Ready – Steady – Start school

When does school start for children in kindergartens? The Swedish researcher Helene Ackesjö monitored a number of children closely as they were preparing to make the transition to school, and she saw how children create expectations about school long before their first day of school, both by visiting school and by performing school-like activities.



The desks are lined up, row upon row, books stacked up in towers. The children are smiling, and the sun is shining. Stina has drawn a picture of school.

‘What do you think they’ll be doing at preschool class? What do you do there?’ asks the Swedish researcher Helena Ackesjö, pointing at Stina’s drawing.

‘We read,’ says Stina. ‘And do mathematics and arithmetic … and plus and minus.’

 ‘And plus and minus? Are you looking forward to starting preschool class?’ asks Helena.

Stina nods affirmatively: ‘Mmm.’

Helena Ackesjö has written her PhD thesis on the transition from kindergarten and preschool class to school. The study indicates that the children have notions about what it will be like to attend preschool class even before their first visit to school.

Their expectations were clearly evident from the children’s drawings – row upon row of classrooms, desks and stacks of books.

‘Before we visited the school for the first time, the children talked about school as being hard work, accompanied by tests and homework; they were going to learn a lot. This was interesting, especially given that the preschool class is intended to ease the transition. It was not what the children expected. They expected higher standards and more difficult assignments – and that there would be clear differences between kindergarten and school. They also had many expectations related to physical surroundings; the big school building and the high climbing frame, a lunch room – things they didn’t have in kindergarten’, Ackesjö adds.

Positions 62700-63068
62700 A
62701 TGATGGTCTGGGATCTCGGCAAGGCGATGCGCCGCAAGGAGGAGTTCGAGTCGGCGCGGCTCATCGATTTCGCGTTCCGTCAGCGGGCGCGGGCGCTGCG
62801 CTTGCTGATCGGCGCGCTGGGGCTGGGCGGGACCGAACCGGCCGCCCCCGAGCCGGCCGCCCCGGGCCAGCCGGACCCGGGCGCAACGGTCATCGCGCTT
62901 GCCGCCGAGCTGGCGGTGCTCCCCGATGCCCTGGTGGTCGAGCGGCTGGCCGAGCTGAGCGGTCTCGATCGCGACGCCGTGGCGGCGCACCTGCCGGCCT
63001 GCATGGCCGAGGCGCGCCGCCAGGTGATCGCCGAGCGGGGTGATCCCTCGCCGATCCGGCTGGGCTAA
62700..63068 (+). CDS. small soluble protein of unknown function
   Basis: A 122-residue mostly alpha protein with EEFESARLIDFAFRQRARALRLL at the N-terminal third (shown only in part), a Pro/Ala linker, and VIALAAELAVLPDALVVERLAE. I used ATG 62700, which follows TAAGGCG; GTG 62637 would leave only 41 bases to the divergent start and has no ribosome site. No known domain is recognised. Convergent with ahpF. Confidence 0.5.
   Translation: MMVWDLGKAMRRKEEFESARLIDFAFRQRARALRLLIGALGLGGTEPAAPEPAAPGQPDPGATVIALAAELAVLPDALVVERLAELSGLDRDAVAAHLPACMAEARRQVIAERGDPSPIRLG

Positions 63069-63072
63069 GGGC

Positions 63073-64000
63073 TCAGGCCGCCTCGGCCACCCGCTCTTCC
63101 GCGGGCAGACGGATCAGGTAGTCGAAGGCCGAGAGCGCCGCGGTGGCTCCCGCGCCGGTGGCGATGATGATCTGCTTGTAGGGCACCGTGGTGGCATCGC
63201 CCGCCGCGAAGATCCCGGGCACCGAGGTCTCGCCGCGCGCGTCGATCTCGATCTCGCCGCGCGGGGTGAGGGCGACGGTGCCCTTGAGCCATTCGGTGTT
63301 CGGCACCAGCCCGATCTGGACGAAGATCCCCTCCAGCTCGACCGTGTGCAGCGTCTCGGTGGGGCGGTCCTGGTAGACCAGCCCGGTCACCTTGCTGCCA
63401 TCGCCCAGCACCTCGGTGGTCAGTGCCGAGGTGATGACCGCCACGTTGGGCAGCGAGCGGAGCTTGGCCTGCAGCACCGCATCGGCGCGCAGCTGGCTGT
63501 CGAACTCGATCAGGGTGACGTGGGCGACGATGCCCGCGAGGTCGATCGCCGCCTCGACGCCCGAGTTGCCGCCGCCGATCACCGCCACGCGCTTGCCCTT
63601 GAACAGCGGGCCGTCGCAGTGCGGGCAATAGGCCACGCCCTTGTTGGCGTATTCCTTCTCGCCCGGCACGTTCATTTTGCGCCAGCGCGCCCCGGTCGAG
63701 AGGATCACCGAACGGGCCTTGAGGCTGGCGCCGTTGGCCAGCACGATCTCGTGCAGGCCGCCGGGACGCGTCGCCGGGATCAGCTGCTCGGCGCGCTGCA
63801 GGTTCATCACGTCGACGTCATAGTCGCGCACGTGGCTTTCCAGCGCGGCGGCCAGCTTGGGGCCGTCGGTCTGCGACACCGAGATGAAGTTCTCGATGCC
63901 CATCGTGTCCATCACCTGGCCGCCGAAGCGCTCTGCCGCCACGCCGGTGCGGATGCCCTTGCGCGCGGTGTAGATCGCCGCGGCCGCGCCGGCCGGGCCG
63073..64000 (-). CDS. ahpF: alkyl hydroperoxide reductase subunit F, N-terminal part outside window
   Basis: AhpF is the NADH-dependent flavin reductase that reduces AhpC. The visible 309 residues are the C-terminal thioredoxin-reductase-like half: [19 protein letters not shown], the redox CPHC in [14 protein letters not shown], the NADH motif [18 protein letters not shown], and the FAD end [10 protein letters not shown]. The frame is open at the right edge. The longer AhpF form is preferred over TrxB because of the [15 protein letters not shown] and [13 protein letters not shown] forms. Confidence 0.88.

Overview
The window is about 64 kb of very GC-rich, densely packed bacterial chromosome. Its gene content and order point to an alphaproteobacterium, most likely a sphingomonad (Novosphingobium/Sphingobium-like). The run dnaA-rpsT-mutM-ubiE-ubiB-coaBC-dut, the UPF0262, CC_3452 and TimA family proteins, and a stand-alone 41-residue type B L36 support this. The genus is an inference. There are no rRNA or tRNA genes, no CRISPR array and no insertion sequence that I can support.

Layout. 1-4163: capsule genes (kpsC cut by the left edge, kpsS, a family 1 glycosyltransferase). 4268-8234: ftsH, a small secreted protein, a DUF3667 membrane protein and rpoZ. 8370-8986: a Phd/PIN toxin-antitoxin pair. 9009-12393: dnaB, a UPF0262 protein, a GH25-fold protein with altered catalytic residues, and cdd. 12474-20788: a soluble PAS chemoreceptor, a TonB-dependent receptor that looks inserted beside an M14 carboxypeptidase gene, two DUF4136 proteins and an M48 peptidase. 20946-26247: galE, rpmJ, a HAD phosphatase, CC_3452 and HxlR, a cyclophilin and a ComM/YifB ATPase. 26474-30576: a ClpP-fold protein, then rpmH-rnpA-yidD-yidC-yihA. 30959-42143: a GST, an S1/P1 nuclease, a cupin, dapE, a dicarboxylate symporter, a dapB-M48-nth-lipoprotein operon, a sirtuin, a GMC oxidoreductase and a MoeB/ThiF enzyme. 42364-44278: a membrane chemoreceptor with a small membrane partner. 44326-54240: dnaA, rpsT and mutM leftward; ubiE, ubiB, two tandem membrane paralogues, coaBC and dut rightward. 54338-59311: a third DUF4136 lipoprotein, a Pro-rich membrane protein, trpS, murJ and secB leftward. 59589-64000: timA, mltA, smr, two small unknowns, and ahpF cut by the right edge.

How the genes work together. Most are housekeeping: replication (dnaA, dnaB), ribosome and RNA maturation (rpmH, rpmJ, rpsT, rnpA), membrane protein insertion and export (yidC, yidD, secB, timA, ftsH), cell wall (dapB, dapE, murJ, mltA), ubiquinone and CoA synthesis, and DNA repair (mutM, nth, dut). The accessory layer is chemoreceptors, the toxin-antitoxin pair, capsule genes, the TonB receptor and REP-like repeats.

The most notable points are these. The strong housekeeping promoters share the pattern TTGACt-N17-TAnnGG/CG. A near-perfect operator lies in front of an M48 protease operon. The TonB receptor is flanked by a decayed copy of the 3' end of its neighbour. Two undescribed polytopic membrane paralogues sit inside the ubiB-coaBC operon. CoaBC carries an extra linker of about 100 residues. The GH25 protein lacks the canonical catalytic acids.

As a part of their preparations, the pupils-to-be visited the school several times during their final year in kindergarten. They came for informal visits, where they got to use the school playground or to eat in the lunch room, for example. When they paid formal visits to the preschool class, they met their new teachers, and engaged in school-like activities. In so doing, the children crossed a border between their old life at the kindergarten centre and their new one at school, all the while ascribing their experiences and expectations to preschool class.

According to Ackesjö, preparing for school by visiting the school is a circular or spiral-shaped process.

‘One cannot view the transition from kindergarten to preschool as a linear process where the child simply crosses a border from one place to another. There are many different factors and events that make preschoolers start to see themselves as future pupils, and cause them to think about the differences between kindergarten and school. This transition is facilitated, among other things, by talking about starting school when the children ask questions, and when they visit the school and then return to kindergarten, by discussing what they have experienced. In that sense, transition is a circular or spiral-shaped process’, she explains.